"Not a day has gone by without Sethumadhavan sir telling his crew about Sathyan," Kamal says of the time he worked as an AD. “He said that when Sathyan master walked onto the sets, it was almost like a headmaster entering it. Everyone would disperse and turn quiet. But in reality he was nothing like the tough characters he played. He cracked a lot of jokes and was a jolly person. (Senior actor) Madhu sir also says this about him,” Kamal adds.

Two stories that Sethumadhavan shared with the crew still bring a certain emotion to Kamal. One is of the time Sathyan acted in films when he was seriously ill, without letting anyone else know about it. “He would periodically go to hospitals for blood transfer and then come back like nothing happened. During Oru Penninte Kadha when he coughed up blood, everyone else was worried. But he said it was fine and later drove to the hospital on his own. He died by the time the last song of Anupavangal Paalichakal was shot, and someone else looking like Sathyan played his character where you see him only from behind.”

It was not just his terminal disease that came as a personal tragedy to Sathyan. All three of his sons grew up with problems with their eyesight – turning partially or fully blind.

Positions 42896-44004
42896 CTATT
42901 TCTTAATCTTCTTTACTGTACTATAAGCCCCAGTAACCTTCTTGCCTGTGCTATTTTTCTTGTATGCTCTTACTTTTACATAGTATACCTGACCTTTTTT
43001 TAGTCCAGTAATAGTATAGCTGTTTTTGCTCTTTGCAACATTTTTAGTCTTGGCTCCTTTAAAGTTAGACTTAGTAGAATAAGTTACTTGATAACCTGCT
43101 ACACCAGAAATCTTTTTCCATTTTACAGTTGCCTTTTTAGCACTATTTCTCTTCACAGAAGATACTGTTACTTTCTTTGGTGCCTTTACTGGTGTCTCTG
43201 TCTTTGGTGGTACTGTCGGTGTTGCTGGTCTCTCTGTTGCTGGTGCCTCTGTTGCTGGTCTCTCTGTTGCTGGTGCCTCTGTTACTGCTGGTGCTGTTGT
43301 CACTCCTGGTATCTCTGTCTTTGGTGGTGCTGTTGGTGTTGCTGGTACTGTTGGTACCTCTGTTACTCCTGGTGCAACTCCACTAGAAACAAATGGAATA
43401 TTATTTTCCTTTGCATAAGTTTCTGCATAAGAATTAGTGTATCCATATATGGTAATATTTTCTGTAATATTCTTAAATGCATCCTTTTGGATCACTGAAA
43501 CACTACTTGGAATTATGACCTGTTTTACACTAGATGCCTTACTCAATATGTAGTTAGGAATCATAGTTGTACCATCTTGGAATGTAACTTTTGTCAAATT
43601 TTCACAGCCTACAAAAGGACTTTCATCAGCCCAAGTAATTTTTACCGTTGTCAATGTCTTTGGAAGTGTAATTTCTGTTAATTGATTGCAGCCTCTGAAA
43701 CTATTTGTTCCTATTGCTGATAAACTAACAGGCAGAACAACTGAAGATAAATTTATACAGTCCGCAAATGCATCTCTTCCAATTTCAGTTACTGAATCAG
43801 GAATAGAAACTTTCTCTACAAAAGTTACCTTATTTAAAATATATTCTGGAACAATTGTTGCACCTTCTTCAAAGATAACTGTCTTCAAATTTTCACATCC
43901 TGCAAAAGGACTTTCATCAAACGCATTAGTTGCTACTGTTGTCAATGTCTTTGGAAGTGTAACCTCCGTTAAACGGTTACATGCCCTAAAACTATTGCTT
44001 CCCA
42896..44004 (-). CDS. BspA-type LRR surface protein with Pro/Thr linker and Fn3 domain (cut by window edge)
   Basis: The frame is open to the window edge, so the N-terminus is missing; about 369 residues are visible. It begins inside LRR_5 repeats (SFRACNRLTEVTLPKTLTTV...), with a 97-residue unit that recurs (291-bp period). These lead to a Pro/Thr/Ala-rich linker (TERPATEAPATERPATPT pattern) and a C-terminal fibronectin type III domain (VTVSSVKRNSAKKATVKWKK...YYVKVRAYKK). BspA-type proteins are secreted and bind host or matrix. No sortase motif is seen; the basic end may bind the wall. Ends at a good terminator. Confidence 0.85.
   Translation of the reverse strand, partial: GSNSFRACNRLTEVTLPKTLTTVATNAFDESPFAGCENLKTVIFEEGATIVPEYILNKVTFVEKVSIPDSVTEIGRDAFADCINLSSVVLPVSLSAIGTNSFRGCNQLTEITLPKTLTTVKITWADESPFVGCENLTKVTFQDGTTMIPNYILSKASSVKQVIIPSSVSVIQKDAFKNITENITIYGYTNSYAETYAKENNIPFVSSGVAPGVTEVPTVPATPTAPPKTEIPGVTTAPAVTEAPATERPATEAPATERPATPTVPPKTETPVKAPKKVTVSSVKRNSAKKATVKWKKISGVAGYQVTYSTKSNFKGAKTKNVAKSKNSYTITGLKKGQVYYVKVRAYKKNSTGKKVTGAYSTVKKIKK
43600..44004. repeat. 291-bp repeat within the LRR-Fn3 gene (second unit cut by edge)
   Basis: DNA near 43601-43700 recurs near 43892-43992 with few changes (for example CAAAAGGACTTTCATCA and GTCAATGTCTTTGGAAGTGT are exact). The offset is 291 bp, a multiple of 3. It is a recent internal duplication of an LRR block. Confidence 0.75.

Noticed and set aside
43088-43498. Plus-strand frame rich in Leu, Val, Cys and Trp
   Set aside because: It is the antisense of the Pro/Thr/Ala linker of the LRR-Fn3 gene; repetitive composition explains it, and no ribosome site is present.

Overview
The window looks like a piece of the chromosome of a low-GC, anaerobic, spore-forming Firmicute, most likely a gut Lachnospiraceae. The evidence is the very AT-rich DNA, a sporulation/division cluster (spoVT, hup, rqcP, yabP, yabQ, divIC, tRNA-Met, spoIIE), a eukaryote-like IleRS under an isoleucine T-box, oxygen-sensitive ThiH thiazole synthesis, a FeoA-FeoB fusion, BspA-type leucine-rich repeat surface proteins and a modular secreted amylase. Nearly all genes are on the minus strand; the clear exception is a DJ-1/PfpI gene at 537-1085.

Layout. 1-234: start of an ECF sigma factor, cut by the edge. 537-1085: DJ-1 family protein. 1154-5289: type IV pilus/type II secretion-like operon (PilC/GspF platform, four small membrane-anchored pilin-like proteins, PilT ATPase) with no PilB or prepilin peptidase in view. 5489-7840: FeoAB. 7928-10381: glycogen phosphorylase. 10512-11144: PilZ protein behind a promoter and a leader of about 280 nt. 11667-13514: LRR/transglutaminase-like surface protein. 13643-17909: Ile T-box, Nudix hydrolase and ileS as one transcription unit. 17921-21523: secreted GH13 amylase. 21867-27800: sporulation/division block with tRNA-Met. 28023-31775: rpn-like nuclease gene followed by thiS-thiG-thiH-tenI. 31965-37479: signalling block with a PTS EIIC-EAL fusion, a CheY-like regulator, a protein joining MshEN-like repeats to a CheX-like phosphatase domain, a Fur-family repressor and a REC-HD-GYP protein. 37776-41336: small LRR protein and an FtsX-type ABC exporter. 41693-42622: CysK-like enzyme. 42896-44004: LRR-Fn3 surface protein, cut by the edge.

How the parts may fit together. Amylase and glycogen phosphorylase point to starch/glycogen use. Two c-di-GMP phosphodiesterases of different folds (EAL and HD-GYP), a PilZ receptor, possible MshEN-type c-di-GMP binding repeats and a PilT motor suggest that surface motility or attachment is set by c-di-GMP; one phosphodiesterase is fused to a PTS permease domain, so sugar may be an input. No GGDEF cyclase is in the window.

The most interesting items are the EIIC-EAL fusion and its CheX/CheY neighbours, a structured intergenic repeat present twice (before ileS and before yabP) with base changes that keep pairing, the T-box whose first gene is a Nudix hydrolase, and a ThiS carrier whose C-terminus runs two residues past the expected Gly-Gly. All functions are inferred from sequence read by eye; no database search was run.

Another story that Kamal holds dear is of the attitude Sathyan showed towards his co-actors. “When Manjilas (production company) approached him to do the lead role of an aged Kunjonachan in Aranazhikaneram, he said it would not work. He said that Kottarakkara Sreedharan Nair should do it. When producer MO Joseph and Sethumadhavan sir said that they can’t do the film without Sathyan, he said he would be part of it, just not as the lead character. Sathyan played a less important role as Kunjonachan’s son. And this attitude of give and take was common in those days. Prem Nazir, then a star, played an even smaller role as Sathyan’s son in the film. That’s how it was in those days. Kottarakkara ended up winning the state award for best actor that year.”